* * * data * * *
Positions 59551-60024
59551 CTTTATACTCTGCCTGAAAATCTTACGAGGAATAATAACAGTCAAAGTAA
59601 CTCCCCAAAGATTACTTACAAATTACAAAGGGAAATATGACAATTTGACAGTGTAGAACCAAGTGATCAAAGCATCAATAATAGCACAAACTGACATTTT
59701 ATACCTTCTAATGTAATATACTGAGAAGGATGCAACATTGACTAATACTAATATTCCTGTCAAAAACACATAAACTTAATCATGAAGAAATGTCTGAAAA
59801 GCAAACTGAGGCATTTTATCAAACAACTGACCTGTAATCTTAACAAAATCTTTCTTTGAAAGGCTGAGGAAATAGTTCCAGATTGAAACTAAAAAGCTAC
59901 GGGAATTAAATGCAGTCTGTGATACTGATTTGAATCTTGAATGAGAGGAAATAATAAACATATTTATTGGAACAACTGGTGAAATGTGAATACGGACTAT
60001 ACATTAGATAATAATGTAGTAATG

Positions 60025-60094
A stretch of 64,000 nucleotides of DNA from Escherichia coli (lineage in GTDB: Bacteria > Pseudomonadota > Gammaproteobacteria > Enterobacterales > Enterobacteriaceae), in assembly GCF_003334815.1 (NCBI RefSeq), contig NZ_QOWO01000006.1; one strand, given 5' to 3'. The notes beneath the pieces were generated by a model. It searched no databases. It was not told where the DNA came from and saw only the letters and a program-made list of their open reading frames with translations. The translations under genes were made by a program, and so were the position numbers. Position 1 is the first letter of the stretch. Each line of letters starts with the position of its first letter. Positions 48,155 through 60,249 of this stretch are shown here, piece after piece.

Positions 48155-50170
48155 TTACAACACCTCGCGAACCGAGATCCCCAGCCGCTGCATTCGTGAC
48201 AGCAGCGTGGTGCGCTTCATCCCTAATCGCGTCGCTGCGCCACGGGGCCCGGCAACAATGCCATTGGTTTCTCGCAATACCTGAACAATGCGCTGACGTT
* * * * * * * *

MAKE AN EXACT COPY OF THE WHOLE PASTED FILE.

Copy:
Positions 59551-60024
59551 CTTTATACTCTGCCTGAAAATCTTACGAGGAATAATAACAGTCAAAGTAA
59601 CTCCCCAAAGATTACTTACAAATTACAAAGGGAAATATGACAATTTGACAGTGTAGAACCAAGTGATCAAAGCATCAATAATAGCACAAACTGACATTTT
59701 ATACCTTCTAATGTAATATACTGAGAAGGATGCAACATTGACTAATACTAATATTCCTGTCAAAAACACATAAACTTAATCATGAAGAAATGTCTGAAAA
59801 GCAAACTGAGGCATTTTATCAAACAACTGACCTGTAATCTTAACAAAATCTTTCTTTGAAAGGCTGAGGAAATAGTTCCAGATTGAAACTAAAAAGCTAC
59901 GGGAATTAAATGCAGTCTGTGATACTGATTTGAATCTTGAATGAGAGGAAATAATAAACATATTTATTGGAACAACTGGTGAAATGTGAATACGGACTAT
60001 ACATTAGATAATAATGTAGTAATG

Positions 60025-60094
A stretch of 64,000 nucleotides of DNA from Escherichia coli (lineage in GTDB: Bacteria > Pseudomonadota > Gammaproteobacteria > Enterobacterales > Enterobacteriaceae), in assembly GCF_003334815.1 (NCBI RefSeq), contig NZ_QOWO01000006.1; one strand, given 5' to 3'. The notes beneath the pieces were generated by a model. It searched no databases. It was not told where the DNA came from and saw only the letters and a program-made list of their open reading frames with translations. The translations under genes were made by a program, and so were the position numbers. Position 1 is the first letter of the stretch. Each line of letters starts with the position of its first letter. Positions 48,155 through 60,249 of this stretch are shown here, piece after piece.

Positions 48155-50170
48155 TTACAACACCTCGCGAACCGAGATCCCCAGCCGCTGCATTCGTGAC
48201 AGCAGCGTGGTGCGCTTCATCCCTAATCGCGTCGCTGCGCCACGGGGCCCGGCAACAATGCCATTGGTTTCTCGCAATACCTGAACAATGCGCTGACGTT